In total, since 2017, WIFIA has selected 189 projects to apply for WIFIA loans. The EPA reports that selected borrowers have requested nearly $29 billion.

The Agency has announced 63 loans that total over $12 billion in credit assistance for $26 billion in water infrastructure projects. It has reportedly created more than 73,000 jobs and saved ratepayers over $4.5 billion.

In looking at last year's numbers through a WIFIA program report released in February, the Agency only closed 27 loans, totaling over $4 billion. However, despite the challenges faced last year in wake of COVID-19, the Agency reports to have $11 billion worth of projects in the pipeline and a portfolio of 41 loans which supplied $7.8 billion in total financing.

“With the recent selection of 58 new projects, including a record number of projects serving small communities, drinking water needs, and lower-income populations, I am looking forward to what 2021 holds for the program and the new opportunities we will have to help finance critical water infrastructure projects,” wrote Jorianna Jernberg, Acting Director, WIFIA Management Division.

In breaking down the program’s accomplishments and funds requested by project type:

  • $6.8 billion for wastewater;
  • $6.3 billion for drinking water;
  • $2.5 billion for water reuse;
  • $1.7 billion for stormwater; and
  • $1.7 billion for combination projects.

At a glance, projects were given loans ranging between $16 million to $700 million, with 19 projects receiving loans under $100 million. The report adds that 78% of these loans are still under construction.

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A full 2020 report can be viewed here.

A full list of WIFIA closed loans can also be viewed here.

Recent Loan Awards

In December, the EPA announced that it had invited 39 new projects to apply for WIFIA loans. The EPA anticipates that, as funding becomes available, $6.7 billion in WIFIA loans will help finance over $15 billion in water infrastructure projects across 24 states. The invited projects will also reportedly help modernize water infrastructure for 25 million Americans and create up to 49,000 jobs.

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Projects selected by the EPA to apply look at impacts of extreme weather events, the climate crisis, cybersecurity, green infrastructure and water reuse. Approximately $1.2 billion in loans are available to support infrastructure in historically underserved communities.

In a goal to diversify the program, the EPA selected three small communities, with populations of 25,000 or less, for WIFIA loans totaling nearly $62 million. The EPA reports that entities in Connecticut, Delaware and Hawaii are invited to apply for the first time.

A full list of invited projects can be found here

In January, the EPA announced three WIFIA loans totaling $688 million to help advance water infrastructure projects.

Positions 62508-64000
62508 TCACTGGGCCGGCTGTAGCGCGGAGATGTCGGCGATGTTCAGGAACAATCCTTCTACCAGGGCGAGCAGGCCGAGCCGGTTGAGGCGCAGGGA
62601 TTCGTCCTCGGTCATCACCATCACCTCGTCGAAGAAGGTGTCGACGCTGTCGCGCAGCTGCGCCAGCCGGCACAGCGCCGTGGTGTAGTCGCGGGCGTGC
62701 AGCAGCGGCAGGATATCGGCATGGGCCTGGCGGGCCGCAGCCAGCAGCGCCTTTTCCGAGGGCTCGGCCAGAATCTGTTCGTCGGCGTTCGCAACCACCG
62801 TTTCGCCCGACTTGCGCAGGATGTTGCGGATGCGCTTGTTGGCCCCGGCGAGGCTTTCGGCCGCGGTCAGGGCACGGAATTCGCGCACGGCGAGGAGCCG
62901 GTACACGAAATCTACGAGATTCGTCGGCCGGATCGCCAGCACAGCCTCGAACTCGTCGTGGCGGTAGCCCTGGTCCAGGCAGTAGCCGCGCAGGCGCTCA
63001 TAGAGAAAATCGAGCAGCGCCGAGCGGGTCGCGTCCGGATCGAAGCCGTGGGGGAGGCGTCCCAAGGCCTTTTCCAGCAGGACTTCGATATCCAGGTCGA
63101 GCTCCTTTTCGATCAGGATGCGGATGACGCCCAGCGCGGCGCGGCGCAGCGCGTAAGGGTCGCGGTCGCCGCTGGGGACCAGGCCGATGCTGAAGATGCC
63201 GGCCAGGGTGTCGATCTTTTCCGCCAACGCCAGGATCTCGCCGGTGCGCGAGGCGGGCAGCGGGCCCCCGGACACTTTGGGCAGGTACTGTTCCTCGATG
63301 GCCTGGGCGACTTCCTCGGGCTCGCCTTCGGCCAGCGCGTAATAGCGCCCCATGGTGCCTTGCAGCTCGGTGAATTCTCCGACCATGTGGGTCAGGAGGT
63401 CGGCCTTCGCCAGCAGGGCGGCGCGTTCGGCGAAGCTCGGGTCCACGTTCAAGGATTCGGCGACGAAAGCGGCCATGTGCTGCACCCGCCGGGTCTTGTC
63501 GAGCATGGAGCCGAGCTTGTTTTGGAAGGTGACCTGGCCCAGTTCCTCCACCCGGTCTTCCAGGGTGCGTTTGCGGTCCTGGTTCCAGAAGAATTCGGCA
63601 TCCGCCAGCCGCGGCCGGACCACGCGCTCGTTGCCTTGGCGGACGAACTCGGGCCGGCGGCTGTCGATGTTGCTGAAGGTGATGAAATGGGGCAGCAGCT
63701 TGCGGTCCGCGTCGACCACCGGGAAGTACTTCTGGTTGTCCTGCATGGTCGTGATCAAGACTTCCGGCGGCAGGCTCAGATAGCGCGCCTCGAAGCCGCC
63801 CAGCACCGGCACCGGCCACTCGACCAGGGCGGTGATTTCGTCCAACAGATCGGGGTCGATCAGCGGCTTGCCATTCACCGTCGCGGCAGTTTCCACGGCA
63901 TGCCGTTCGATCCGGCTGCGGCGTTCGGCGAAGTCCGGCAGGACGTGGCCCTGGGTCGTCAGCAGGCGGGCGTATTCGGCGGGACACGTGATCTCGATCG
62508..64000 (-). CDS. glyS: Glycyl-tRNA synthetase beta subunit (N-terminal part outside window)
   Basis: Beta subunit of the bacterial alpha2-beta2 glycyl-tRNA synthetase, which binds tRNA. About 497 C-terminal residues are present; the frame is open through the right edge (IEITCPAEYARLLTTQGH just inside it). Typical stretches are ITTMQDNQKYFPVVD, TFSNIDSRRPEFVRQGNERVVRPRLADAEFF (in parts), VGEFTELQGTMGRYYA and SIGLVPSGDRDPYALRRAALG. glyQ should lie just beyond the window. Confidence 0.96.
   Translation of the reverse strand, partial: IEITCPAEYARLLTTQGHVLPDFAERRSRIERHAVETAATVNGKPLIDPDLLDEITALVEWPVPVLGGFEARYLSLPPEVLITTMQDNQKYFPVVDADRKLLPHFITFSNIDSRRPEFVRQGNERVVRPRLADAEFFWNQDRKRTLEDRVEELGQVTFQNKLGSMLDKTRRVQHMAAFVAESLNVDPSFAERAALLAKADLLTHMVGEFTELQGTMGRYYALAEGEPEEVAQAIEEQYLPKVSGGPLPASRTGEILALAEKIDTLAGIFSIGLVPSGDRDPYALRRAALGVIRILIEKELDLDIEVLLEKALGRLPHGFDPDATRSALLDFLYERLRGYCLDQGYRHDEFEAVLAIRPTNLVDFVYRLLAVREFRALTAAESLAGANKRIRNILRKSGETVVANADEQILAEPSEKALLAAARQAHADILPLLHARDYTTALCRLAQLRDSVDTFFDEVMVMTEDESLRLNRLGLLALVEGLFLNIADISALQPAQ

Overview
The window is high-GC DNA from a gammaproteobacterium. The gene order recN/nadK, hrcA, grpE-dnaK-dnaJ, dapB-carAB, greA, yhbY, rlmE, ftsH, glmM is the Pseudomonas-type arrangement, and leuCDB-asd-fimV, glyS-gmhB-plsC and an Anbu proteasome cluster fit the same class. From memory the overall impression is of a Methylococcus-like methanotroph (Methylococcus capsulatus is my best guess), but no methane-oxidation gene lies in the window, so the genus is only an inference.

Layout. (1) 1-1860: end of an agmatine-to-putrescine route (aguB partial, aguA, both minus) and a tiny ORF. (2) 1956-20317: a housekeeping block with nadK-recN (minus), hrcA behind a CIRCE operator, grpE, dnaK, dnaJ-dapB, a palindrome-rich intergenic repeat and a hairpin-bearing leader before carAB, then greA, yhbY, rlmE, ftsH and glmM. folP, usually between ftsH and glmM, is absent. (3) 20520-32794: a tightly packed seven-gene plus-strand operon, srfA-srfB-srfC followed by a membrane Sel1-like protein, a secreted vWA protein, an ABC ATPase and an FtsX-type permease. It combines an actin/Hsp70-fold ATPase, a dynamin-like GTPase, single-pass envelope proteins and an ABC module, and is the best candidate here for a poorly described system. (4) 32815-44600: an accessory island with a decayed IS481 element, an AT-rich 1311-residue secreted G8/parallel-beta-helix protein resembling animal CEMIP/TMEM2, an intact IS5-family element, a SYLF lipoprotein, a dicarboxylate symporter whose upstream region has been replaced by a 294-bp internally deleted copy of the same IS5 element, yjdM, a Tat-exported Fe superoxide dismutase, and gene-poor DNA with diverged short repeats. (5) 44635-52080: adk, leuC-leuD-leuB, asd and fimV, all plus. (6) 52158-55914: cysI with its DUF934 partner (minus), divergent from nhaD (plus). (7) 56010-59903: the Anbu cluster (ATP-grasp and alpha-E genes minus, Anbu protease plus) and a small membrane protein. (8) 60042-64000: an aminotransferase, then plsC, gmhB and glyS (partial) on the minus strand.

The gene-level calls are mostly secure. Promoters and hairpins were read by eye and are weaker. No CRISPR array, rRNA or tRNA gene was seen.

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“In my first year as EPA Administrator, I have visited communities from coast to coast. I’ve seen aging infrastructure that communities count on for clean and safe water. I’ve seen the harm that is caused when water systems fail, and I’ve seen the revitalization that comes with new investment,” said EPA Administrator Michael S. Regan. 

“Investing in water infrastructure strengthens the health of our communities while creating good paying jobs. This is a fundamental way that EPA is Building a Better America under President Biden’s leadership, and its why we’re so excited to put more than $50 billion to work in water infrastructure through the Bipartisan Infrastructure Law.”

In a speech to the U.S. Conference Mayors, Regan announced the three new WIFIA loans, awarded to:

  • City of Baltimore ($396 million): implement projects to improve the reliability and resiliency of its water systems, including by replacing water mains ahead of schedule, with the city saving approximately $100 million while project construction and operation are expected to create an estimated 2,700 jobs;
  • Union Sanitary District, California ($250 million): fund upgrades to aging water infrastructure to improve wastewater treatment, reduce nutrient discharges to the San Francisco Bay and increase resiliency to the impacts of climate change, with project construction and operation are expected to create 1,630 jobs; and
  • Milwaukee Metropolitan Sewerage District ($42 million):  expand its stormwater management capacity and reduce flood risk in historically underserved communities, with project construction and operation expected to create an estimated 130 jobs.

According to the EPA, the agency closed 29 WIFIA loans in the first year of the Biden-Harris Administration, investing over $5 billion nationwide to protect public health and the environment while creating over 36,000 jobs.

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Under the bipartisan infrastructure law, the EPA will receive $50 billion to improve the country’s drinking water, wastewater and stormwater infrastructure, reportedly the largest investment in water ever made by the federal government. The Agency will also provide $7.4 billion in 2022 to the State Revolving Funds, with more over the next five years.


Tagged categories: Environmental Controls; Environmental Protection Agency (EPA); EPA; Funding; Government; Grants; Green Infrastructure; Infrastructure; Infrastructure; Program/Project Management; Upcoming projects; Wastewater Plants; Water/Wastewater